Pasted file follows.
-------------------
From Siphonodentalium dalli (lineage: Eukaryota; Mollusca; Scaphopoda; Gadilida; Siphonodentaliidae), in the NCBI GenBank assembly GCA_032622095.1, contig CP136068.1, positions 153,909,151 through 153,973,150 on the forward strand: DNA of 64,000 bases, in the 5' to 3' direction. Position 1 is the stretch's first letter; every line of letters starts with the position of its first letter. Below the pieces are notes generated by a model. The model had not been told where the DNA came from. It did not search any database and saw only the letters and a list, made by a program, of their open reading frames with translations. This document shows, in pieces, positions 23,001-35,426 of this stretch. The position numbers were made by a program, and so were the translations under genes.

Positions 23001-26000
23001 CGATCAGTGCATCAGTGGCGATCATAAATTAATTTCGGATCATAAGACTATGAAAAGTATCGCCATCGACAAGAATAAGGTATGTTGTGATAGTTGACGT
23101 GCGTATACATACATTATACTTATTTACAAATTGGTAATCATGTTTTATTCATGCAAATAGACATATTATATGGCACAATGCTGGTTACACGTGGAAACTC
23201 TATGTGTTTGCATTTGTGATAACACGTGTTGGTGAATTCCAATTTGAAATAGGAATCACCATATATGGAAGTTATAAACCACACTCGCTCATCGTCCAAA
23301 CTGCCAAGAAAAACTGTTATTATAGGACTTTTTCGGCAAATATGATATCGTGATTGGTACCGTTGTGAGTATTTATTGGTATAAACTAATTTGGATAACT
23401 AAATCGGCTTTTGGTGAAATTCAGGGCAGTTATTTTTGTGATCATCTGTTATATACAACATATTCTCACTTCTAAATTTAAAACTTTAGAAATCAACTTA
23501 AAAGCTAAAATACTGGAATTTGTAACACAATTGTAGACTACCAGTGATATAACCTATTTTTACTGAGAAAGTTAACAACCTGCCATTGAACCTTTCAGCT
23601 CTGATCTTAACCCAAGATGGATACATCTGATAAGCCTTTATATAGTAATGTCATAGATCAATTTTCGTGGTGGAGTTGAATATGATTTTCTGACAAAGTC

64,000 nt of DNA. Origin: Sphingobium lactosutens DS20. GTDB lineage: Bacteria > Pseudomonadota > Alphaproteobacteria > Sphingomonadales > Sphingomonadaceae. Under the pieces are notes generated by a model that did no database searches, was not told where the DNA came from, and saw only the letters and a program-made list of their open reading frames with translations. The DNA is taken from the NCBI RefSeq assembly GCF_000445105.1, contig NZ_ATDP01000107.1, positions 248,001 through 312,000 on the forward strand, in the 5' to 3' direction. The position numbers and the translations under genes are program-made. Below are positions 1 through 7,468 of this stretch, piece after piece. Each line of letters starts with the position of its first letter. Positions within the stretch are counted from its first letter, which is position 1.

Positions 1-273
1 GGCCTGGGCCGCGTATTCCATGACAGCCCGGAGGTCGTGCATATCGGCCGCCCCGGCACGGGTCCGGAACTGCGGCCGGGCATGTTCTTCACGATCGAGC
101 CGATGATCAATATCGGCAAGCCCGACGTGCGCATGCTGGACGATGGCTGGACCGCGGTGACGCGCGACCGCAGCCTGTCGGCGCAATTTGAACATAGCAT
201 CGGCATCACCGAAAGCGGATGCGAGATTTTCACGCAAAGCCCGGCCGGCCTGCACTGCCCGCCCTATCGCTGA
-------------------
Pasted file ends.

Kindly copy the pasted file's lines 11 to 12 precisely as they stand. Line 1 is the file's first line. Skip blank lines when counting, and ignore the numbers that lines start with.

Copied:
Positions 1-273
1 GGCCTGGGCCGCGTATTCCATGACAGCCCGGAGGTCGTGCATATCGGCCGCCCCGGCACGGGTCCGGAACTGCGGCCGGGCATGTTCTTCACGATCGAGC